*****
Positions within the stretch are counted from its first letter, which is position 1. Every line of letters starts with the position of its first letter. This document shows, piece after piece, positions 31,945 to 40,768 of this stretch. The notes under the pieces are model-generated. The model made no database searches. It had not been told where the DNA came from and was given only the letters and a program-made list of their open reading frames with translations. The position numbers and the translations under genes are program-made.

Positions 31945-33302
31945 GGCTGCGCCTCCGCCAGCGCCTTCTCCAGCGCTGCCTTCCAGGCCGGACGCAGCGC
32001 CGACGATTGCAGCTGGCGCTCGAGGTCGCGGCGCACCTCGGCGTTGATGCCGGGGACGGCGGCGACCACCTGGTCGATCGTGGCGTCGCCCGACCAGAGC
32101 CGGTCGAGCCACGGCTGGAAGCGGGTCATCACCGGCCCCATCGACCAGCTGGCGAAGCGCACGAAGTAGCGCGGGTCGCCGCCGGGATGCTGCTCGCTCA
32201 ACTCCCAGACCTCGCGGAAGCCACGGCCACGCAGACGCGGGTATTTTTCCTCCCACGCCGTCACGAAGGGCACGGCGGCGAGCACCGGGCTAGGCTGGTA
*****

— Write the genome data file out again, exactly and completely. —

Positions within the stretch are counted from its first letter, which is position 1. Every line of letters starts with the position of its first letter. This document shows, piece after piece, positions 31,945 to 40,768 of this stretch. The notes under the pieces are model-generated. The model made no database searches. It had not been told where the DNA came from and was given only the letters and a program-made list of their open reading frames with translations. The position numbers and the translations under genes are program-made.

Positions 31945-33302
31945 GGCTGCGCCTCCGCCAGCGCCTTCTCCAGCGCTGCCTTCCAGGCCGGACGCAGCGC
32001 CGACGATTGCAGCTGGCGCTCGAGGTCGCGGCGCACCTCGGCGTTGATGCCGGGGACGGCGGCGACCACCTGGTCGATCGTGGCGTCGCCCGACCAGAGC
32101 CGGTCGAGCCACGGCTGGAAGCGGGTCATCACCGGCCCCATCGACCAGCTGGCGAAGCGCACGAAGTAGCGCGGGTCGCCGCCGGGATGCTGCTCGCTCA
32201 ACTCCCAGACCTCGCGGAAGCCACGGCCACGCAGACGCGGGTATTTTTCCTCCCACGCCGTCACGAAGGGCACGGCGGCGAGCACCGGGCTAGGCTGGTA